Date: July 1, 2013
Creator: Duncan, Nathan C; Delmau, Laetitia Helene; Ensor, Dale; Lee, Denise L; Birdwell Jr, Joseph F; Hill, Talon G et al.
Partner: UNT Libraries Government Documents Department

Recommended Guanidine Suppressor for the Next-Generation Caustic-Side Solvent Extraction Process

Description: The guanidine recommended for the Next-Generation Caustic-Side is N,N ,N -tris(3,7-dimethyloctyl)guanidine (TiDG). Systematic testing has shown that it is significantly more lipophilic than the previously recommended guanidine DCiTG, the active extractant in the commercial guanidine product LIX -79, while not otherwise changing the solvent performance. Previous testing indicated that the extent of partitioning of the DCiTG suppressor to the aqueous strip solution is significantly greater than expected, potentially leading to rapid depletion of the suppressor from the solvent and unwanted organic concentrations in process effluents. Five candidate guanidines were tested as potential replacements for DCiTG. The tests included batch extraction with simulated waste and flowsheet solutions, third-phase formation, emulsion formation, and partition ratios of the guanidine between the solvent and aqueous strip solution. Preliminary results of a thermal stability test of the TiDG solvent at one month duration indicated performance approximately equivalent to DCiTG. Two of the guanidines proved adequate in all respects, and the choice of TiDG was deemed slightly preferable vs the next best guanidine BiTABG.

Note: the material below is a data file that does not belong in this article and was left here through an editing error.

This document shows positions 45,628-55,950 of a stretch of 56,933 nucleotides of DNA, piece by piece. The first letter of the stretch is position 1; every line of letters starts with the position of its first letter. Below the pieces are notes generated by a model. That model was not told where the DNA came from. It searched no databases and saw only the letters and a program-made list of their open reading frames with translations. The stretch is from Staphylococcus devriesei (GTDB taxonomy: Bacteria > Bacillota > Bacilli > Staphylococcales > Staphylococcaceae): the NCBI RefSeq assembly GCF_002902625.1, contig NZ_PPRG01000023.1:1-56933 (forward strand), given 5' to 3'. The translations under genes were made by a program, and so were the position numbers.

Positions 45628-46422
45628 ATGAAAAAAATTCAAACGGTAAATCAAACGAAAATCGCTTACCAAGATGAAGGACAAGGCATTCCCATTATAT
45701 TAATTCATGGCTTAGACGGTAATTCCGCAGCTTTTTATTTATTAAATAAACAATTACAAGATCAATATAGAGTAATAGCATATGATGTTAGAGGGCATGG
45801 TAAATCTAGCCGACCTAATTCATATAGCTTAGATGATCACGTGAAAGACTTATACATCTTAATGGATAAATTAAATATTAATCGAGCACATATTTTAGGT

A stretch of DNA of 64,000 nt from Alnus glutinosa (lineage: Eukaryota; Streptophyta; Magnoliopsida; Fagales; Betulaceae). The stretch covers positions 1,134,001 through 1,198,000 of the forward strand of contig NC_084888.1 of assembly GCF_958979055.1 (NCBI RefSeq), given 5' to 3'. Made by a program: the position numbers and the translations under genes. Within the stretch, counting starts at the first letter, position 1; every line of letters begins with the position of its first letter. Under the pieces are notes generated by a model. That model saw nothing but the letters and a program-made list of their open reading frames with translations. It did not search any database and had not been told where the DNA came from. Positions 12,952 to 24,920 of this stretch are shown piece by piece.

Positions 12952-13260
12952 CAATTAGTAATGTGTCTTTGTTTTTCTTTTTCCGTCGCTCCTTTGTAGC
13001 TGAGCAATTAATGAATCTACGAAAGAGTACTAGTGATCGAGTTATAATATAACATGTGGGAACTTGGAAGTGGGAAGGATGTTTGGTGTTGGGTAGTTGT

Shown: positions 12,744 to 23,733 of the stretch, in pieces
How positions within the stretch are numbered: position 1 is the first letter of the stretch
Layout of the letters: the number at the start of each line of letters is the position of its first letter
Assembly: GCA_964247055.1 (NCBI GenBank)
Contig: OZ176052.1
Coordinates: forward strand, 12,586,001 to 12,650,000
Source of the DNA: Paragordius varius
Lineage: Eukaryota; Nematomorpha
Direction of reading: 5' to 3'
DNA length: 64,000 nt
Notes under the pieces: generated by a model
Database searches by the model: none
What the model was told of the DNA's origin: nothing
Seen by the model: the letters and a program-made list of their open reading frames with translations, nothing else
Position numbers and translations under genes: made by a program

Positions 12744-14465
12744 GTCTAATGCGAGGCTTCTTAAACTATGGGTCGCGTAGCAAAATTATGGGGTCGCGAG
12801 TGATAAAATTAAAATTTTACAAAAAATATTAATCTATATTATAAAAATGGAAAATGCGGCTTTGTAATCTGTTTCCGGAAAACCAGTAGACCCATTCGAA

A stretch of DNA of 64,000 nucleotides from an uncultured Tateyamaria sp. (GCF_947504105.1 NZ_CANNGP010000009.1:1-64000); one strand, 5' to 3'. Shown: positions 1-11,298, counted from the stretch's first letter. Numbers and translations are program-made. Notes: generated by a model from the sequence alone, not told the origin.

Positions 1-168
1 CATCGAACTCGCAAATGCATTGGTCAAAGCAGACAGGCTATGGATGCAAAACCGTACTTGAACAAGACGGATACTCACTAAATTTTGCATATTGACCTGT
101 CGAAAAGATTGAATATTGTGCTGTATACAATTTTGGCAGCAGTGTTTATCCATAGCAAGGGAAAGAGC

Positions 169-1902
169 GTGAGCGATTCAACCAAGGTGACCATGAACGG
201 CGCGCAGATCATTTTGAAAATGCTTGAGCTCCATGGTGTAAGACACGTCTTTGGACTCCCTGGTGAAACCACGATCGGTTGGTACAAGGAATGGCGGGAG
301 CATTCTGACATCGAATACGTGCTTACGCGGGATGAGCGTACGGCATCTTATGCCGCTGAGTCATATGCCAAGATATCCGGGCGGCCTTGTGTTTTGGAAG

Date: January 1, 2013
Creator: Moyer, Bruce A; Delmau, Laetitia Helene; Duncan, Nathan C; Ensor, Dale; Hill, Talon G; Lee, Denise L et al.
Partner: UNT Libraries Government Documents Department

Solvent Blending Strategy to Upgrade MCU CSSX Solvent to Equivalent Next-Generation CSSX Solvent

Description: The results of the present study have validated an equal-volume blending strategy for upgrading freshly prepared CSSX solvent to a blended solvent functionally equivalent to NG-CSSX solvent. It is shown that blending fresh CSSX solvent as currently used in MCU with an equal volume of an NG-CSSX solvent concentrate of appropriate composition yields a blended solvent composition (46.5 mM of MaxCalix, 3.5 mM of BOBCalixC6, 0.5 M of Cs-7SB, 3 mM of guanidine suppressor, and 1.5 mM of TOA in Isopar L) that exhibits equivalent batch ESS performance to that of the NG-CSSX solvent containing 50 mM of MaxCalix, 0.5 M of Cs-7SB, and 3 mM of guanidine suppressor in Isopar L. The solvent blend composition is robust to third-phase formation. Results also show that a blend containing up to 60% v/v of CSSX solvent could be accommodated with minimal risk. Extraction and density data for the effect of solvent concentration mimicking diluent evaporation or over-dilution of the equal-volume blended solvent are also given, providing input for setting operational limits. Given that the experiments employed all pristine chemicals, the results do not qualify a blended solvent starting with actual used MCU solvent, which can be expected to have undergone some degree of degradation. Consequently, further work should be considered to evaluate this risk and implement appropriate remediation if needed.